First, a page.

|Image BFA 2014|
I was hunting for an 'authentic' gingerbread recipe this morning. The first place to look was in our old cook books. The baking is no further ahead but I hope you enjoy these images from one of my favourites.
In 1900 the Metropolitan Gas Company, Melbourne published 'Cookery Class Recipes'. Mrs Isabella Ross, their celebrity queen of gas powered cooking, wrote the recipes.
Distilled to an essence Mrs Ross' ethos sounds something like this:
Fresh is best. Produce travels from the garden to the chopping board. That's it.
Work with the seasons - enjoy the bounty of summer and preserve the surplus. Her readers did not expect fresh courgettes or strawberries in winter.
Be prepared - planning ahead reduces waste.
Get creative- with 'left overs', with opportunities to experiment
Prepare your basics in bulk.
Of course you can - have a go. Trying just one new thing can be the basis for a whole new repertoire.
I like that recipe for outside the kitchen as well. The anachronistic part is that the book was peppered with advertisements for instant sauces and food supplements - sound familiar? It became a proven format used throughout the 20th century.
This publication carried an advertisement for Phosphatine and a special selection of recipes using the product at the end of the book. Produced by a Belgian company, Phosphatine contained calcium phosphate - and still does. It is a brand still popular in Europe today as a food supplement and iron rich tonic. It's reputation for offsetting the effects of poor diet made it a staple in many households during the Great War and the Depression years especially.
By the 1920's the brand had taken a different tone, reflecting the 'talkies' influence on popular culture.
|Artwork by J Miller, Huttons Promotional Poster|
The great expansion of Empire under Queen Victoria forms the background to much of the advertising of this turn of the century period. Here patriotism and loyalty to 'Home' is encouraged in the purchase of pantry staples.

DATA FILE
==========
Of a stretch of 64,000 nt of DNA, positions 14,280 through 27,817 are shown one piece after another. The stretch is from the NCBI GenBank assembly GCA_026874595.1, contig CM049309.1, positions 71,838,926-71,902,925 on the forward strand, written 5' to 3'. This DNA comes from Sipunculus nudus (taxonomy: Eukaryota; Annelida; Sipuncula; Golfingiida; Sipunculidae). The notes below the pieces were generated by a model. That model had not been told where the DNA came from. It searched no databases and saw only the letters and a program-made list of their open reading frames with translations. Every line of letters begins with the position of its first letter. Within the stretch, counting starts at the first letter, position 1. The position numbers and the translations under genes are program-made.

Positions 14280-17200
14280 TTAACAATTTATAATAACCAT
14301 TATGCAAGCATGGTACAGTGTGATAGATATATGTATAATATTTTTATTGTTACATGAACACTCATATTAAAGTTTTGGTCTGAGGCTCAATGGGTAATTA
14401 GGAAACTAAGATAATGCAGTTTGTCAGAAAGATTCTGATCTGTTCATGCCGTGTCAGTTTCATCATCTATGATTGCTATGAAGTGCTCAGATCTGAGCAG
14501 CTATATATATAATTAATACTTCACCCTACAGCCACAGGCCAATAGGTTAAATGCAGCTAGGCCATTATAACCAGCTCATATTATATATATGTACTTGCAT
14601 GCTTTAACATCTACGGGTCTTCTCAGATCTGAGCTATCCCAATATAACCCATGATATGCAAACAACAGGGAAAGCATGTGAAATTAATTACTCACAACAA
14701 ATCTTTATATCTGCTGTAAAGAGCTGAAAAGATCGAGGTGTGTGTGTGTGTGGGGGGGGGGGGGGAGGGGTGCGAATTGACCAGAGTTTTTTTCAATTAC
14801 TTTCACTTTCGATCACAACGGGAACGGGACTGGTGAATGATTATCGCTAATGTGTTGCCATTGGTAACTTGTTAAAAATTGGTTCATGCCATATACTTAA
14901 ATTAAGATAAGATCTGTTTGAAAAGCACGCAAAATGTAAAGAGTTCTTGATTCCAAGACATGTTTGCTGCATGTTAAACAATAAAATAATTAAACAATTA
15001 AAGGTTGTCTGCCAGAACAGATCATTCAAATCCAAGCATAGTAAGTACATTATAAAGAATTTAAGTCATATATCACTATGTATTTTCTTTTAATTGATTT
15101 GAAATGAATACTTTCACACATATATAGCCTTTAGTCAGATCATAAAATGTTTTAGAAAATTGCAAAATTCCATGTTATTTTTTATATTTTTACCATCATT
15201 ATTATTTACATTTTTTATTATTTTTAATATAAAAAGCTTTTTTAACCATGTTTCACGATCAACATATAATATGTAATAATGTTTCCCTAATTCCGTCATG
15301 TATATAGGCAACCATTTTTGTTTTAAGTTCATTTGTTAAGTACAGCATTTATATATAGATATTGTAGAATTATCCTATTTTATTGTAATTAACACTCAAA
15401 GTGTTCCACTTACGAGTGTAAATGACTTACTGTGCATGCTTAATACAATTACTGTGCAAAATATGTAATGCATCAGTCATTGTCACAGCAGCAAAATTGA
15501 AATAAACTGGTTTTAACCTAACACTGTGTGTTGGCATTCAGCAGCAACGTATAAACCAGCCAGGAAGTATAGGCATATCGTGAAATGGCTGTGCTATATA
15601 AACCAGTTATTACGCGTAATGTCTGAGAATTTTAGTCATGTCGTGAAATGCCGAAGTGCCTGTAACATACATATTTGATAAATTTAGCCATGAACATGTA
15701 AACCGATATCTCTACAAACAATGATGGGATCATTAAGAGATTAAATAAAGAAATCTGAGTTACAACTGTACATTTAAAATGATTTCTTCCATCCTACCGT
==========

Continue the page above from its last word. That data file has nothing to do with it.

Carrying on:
Which brings us back to gingerbread - here is Mrs Ross's recipe
PMCID: PMC3278747 Phosphate Additives in Food—a Health Risk
Eberhard Ritz, Prof. Dr. med.,*,1 Kai Hahn, Dr. med.,2 Markus Ketteler, Prof. Dr. med.,3 Martin K Kuhlmann, Prof. Dr. med.,4 and Johannes Mann, Prof. Dr. med.5
'One important step would be to inform physicians and the public thoroughly about the potential risks to cardiovascular and renal function arising from dietary phosphate consumption. Phosphate has long been known to elevate the cardiovascular risk in dialysis patients, but analogous effects have only recently been shown in persons with moderately impaired renal function (of whom the number is growing) and even in persons with normal renal function (6, 7, 23). The changing age structure of the population, with ever more elderly people, further deepens the implications of this problem for health policy, as does the high prevalence of “diseases of civilization,” such as diabetes mellitus, hypertension, and coronary heart disease, that damage the kidneys and accelerate the age-related decline of renal function. The link between phosphate and progressive renal failure was already suspected and investigated in the early 1980s (24, e10).'